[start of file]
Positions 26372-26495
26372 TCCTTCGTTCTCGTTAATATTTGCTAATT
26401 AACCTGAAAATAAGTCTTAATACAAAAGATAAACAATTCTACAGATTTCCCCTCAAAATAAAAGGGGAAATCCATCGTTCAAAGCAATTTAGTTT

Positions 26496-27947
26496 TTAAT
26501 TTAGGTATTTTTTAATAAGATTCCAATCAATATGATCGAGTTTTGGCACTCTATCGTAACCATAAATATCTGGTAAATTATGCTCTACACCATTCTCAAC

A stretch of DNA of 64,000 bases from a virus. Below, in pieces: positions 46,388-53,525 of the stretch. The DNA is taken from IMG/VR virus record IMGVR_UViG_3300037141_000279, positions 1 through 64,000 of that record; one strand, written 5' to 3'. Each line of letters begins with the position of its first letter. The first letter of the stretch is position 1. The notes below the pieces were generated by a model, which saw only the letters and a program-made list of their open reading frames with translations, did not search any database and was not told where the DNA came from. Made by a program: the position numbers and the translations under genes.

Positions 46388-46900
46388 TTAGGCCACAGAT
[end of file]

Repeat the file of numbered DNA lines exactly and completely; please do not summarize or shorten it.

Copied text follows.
Positions 26372-26495
26372 TCCTTCGTTCTCGTTAATATTTGCTAATT
26401 AACCTGAAAATAAGTCTTAATACAAAAGATAAACAATTCTACAGATTTCCCCTCAAAATAAAAGGGGAAATCCATCGTTCAAAGCAATTTAGTTT

Positions 26496-27947
26496 TTAAT
26501 TTAGGTATTTTTTAATAAGATTCCAATCAATATGATCGAGTTTTGGCACTCTATCGTAACCATAAATATCTGGTAAATTATGCTCTACACCATTCTCAAC

A stretch of DNA of 64,000 bases from a virus. Below, in pieces: positions 46,388-53,525 of the stretch. The DNA is taken from IMG/VR virus record IMGVR_UViG_3300037141_000279, positions 1 through 64,000 of that record; one strand, written 5' to 3'. Each line of letters begins with the position of its first letter. The first letter of the stretch is position 1. The notes below the pieces were generated by a model, which saw only the letters and a program-made list of their open reading frames with translations, did not search any database and was not told where the DNA came from. Made by a program: the position numbers and the translations under genes.

Positions 46388-46900
46388 TTAGGCCACAGAT